achieve optimal routing without the need to receive the complete Internet routing table.
Refer to Achieve Optimal Routing and Reduce BGP Memory Consumption for more
detailed information.

Q. What are the benefits of configuring BGP peer groups?


A. The major benefit of specifying a BGP peer group is that it reduces the amount of
system resources (CPU and memory) used in an update generation. It also simplifies BGP
configuration since it allows the routing table to be checked only once, and updates to be
replicated to all other in-sync peer group members. Depending on the number of peer
group members, the number of prefixes in the table, and the number of prefixes
advertised, this can significantly reduce the load. Cisco recommends that you group
together peers with identical outbound announcement policies. Refer to BGP Peer Groups
for more detailed information.

Q. What is synchronization, and how does it influence BGP routes installed


in the IP routing table?
A. If your AS passes traffic from another AS to a third AS, BGP should not advertise a
route before all routers in your AS learn about the route via IGP. BGP waits until IGP
propagates the route within the AS and then advertises it to external peers. A BGP router
with synchronization enabled does not install iBGP learned routes into its routing table if
it is not able to validate those routes in its IGP. Disabling synchronization using the no
synchronization command under router bgp prevents BGP from validating iBGP routes
in IGP. Refer to BGP Case Studies: Synchronization for a more detailed explanation.

Q. How do I know which Cisco IOS software release supports a particular


BGP feature?
A. Use the Cisco IOS Software Advisor ( registered customers only) to quickly find which
Cisco IOS software release supports your feature.

Q. How can I set the Multi Exit Discriminator (MED) value on prefixes
advertised to eBGP neighbors to match the IGP next hop metric?
A. The set metric-type internal route-map configuration command causes BGP to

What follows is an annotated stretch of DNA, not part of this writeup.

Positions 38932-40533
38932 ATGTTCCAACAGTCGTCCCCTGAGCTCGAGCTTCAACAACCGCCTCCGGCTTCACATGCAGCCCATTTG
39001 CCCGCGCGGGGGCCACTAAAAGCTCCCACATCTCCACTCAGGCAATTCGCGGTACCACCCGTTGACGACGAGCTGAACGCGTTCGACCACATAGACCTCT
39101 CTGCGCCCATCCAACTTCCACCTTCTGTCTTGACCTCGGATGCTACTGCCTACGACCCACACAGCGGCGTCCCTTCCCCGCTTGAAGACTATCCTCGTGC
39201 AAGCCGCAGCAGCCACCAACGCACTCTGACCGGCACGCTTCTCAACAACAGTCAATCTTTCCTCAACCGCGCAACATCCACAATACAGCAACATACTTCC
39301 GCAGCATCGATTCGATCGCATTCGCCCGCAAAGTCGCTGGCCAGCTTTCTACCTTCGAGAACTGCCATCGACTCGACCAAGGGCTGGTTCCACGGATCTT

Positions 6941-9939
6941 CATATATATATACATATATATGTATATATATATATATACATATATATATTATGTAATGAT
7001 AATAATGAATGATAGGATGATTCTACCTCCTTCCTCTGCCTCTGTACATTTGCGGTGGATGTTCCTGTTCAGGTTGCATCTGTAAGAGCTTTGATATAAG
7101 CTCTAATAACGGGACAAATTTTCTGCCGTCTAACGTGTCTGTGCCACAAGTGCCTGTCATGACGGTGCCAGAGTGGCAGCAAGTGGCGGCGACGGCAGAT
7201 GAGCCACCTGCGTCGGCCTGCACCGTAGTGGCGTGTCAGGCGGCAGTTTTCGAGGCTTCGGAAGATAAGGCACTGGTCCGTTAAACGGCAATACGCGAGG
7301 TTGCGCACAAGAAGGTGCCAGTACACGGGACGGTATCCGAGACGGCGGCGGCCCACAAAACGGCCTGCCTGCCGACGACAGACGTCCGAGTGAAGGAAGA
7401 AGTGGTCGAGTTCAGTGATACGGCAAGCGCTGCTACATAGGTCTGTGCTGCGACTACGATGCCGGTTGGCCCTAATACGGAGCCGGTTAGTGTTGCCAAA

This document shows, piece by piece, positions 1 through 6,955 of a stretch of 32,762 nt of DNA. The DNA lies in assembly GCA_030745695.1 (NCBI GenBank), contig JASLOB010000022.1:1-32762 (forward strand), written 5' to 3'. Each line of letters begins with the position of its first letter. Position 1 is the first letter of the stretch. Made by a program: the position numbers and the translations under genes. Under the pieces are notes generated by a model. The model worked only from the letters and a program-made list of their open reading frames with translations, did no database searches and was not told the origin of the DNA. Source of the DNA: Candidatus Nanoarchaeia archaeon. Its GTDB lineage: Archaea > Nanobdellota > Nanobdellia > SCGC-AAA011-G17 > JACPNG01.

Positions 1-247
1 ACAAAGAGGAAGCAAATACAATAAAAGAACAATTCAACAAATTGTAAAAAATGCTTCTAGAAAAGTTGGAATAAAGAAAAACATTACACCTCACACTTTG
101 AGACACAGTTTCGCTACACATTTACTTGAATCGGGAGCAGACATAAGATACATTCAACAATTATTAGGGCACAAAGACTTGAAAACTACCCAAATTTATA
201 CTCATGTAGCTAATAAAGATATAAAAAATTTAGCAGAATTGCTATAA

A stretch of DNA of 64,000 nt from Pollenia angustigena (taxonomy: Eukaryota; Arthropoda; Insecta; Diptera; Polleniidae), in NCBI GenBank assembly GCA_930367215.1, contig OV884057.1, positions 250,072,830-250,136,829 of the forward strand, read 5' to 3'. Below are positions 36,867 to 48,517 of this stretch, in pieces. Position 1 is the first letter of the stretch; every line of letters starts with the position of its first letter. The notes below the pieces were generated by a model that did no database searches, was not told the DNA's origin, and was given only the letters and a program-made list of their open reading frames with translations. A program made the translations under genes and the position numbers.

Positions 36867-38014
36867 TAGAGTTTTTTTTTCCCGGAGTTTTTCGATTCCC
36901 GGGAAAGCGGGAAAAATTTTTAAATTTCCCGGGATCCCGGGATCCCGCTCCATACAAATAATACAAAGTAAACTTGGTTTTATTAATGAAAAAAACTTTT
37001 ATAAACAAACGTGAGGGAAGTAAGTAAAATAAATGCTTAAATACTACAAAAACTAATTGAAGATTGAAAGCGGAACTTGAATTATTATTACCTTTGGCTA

advertise a MED that corresponds to the IGP metric associated with the next hop of the
route. This command is available in Cisco IOS Software Release 10.3 and later. Refer to
BGP Commands for more information.

Q. What is the default BGP ConnectRetry timer, and is it possible to tune


the BGP ConnectRetry timer?

A. The default BGP ConnectRetry timer is 120 seconds. Only after this time passes does
the BGP process check to see if the passive TCP session is established. If the passive TCP
session is not established, then the BGP process starts a new active TCP attempt to
connect to the remote BGP speaker. During this idle 120 seconds of the ConnectRetry
timer, the remote BGP peer can establish a BGP session to it. Presently the Cisco IOS
ConnectRetry timer cannot be changed from its default of 120 seconds.

Q. What does r RIB-Failure mean in the show ip bgp command output?


R1> show ip bgp
BGP table version is 5, local router ID is 200.200.200.1
Status codes: s suppressed, d damped, h history, * valid, > best, i internal,
r RIB-failure
Origin codes: i - IGP, e - EGP, ? - incomplete
Network
r> 6.6.6.0/24
*> 7.7.7.0/24

Next Hop
10.10.13.3
10.10.13.3

Metric LocPrf Weight Path


0
130
0 30 i
0
125
0 30 i

When BGP tries to install the bestpath prefix into Routing Information Base (RIB) (for
example, the IP Routing table), RIB might reject the BGP route due to any of these
reasons:

Route with better administrative distance already present in IGP. For example, if a
static route already exists in IP Routing table.
Memory failure.
The number of routes in VPN routing/forwarding (VRF) exceeds the route-limit
configured under the VRF instance.

In such cases, the prefixes that are rejected for these reasons are identified by r RIB
Failure in the show ip bgp command output and are not advertised to the peers. This
feature was first made available in Cisco IOS Software Release 12.2(08.05)T.

Q. How can I redistribute internal BGP (iBGP) learned default-route


(0.0.0.0/0) route into EIGRP/OSPF/IS-IS?
A. The redistribution of iBGP routes into Interior Gateway Protocol (IGP)Enhanced
Interior Gateway Routing Protocol/Open Shortest Path First/Intermediate System-toIntermediate System (EIGRP/OSPF/IS-IS)can cause routing loops within the
Autonomous System, which is not recommended. By default, iBGP redistribution into
IGP is disabled. Use the bgp redistribute-internal command to enable redistribution of
iBGP routes into IGP. Precautions should be taken to redistribute specific routes using
route-maps into IGP. A sample configuration for redistributing a iBGP learned default
route 0.0.0.0/0 into EIGRP is shown in this output. Configurations for OSPF/IS-IS are
similar.
router bgp 65345

[...]
bgp redistribute-internal
!
router eigrp 10
[...]
redistribute bgp 65345 route-map check-def
!
ip prefix-list def-route seq 5 permit 0.0.0.0/0
!
route-map check-def permit 10
match ip address prefix-list def-route